At 14-4-0 through their first eighteen games, Coach Lindy Ruff’s Dallas Stars are off to the best start in franchise history. Six weeks into the season, they sit atop the Western Conference, the alpha males of the Central Division wolf pack. Their 3.61 goals per game average is best in the league. Tyler Seguin, Jamie Benn and John Klingberg comprise three of the NHL’s current top six scorers. Everything’s coming up roses in Dallas, despite one statistic which would be panic-inducing for any other team: The Stars have allowed three or more goals in ten of their first eighteen games. Though the franchise is in unfamiliar territory, Lindy Ruff might be experiencing a bit of deja vu.
The 2006-2007 Buffalo Sabres
Back in 2006-2007, Ruff coached the Buffalo Sabres. That team started the season on a 15-2-1 tear, despite giving up three or more goals in twelve of those games. Over the course of the season, they would allow opponents to score three-plus in fifty games, posting a team goals-against average of 2.90. Fueled by a high-powered offense consisting of three thirty-goal scorers (Chris Drury, Daniel Briere and Jason Pominville) and one forty-goal man (Thomas Vanek), the Sabres averaged 3.63 goals per game, finished first in the Northeast Division with 113 points and advanced all the way to the Eastern Conference Final.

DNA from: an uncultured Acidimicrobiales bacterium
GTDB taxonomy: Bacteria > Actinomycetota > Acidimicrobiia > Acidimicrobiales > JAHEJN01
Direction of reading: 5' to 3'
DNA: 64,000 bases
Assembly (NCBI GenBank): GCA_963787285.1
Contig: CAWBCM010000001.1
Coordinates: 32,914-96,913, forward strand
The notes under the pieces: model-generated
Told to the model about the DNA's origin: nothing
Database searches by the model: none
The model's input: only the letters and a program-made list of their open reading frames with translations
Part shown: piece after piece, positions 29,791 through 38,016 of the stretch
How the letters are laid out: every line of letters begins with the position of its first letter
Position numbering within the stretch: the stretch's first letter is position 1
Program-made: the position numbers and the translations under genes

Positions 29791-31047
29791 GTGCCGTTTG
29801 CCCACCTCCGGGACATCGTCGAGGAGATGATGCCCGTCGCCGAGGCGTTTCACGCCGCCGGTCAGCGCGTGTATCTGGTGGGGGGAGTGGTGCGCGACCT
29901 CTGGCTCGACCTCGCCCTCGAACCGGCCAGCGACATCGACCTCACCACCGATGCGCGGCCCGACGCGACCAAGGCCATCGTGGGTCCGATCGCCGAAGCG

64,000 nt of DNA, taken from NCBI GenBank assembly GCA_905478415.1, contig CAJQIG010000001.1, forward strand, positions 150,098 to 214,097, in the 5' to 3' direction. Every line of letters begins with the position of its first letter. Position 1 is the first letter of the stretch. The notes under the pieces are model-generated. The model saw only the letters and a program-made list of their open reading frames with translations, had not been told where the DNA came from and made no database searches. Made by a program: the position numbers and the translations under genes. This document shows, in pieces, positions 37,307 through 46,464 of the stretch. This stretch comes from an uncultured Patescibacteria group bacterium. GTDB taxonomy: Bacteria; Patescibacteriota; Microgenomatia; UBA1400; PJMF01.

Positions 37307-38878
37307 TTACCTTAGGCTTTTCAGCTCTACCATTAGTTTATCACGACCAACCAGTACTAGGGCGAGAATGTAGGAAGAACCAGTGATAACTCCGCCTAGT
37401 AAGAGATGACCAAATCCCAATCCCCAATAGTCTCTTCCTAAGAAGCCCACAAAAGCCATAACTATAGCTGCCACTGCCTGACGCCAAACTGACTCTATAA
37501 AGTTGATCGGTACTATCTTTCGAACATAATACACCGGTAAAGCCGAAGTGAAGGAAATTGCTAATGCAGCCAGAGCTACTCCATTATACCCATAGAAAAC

When asked about the similarities between the those Sabres and these Stars, Ruff said, “I think what is similar is the depth of scoring in the lineup,” and spoke of Buffalo’s top three lines back then. When he turned to the current Stars, the coach had this to say:
…I feel any one of our lines is dangerous, five on five…you have a line of Sceviour-Fiddler-Hemsky, and as well as Sceviour’s playing…the last few games, the way Fiddler’s played…Hemsky, last night [Thursday’s 3-2 OT win over Minnesota] was probably his best game…they were in on a lot of opportunities. So you have a chance to create with every line, and when you have that, it’s a dangerous position to be in.
Ruff’s focus on the fourth line is key, as that’s the biggest difference between the 06-07 Sabres and the 15-16 Stars. Buffalo’s bottom line of Andrew Peters-Paul Gaustad-Adam Mair combined to score just twelve goals that season, while the Sceviour-Fiddler-Hemsky trio is on pace for thirty-nine. These Stars have greater forward depth than those 113-point, Eastern Conference Finalist Sabres. How high can they go? General Manager Jim Nill doesn’t think they’ve played their best hockey yet this season. Just eighteen games in, the Stars are already in unfamiliar territory. When Dallas plays Buffalo this week, however, the past will be present for Lindy Ruff, in more ways than one.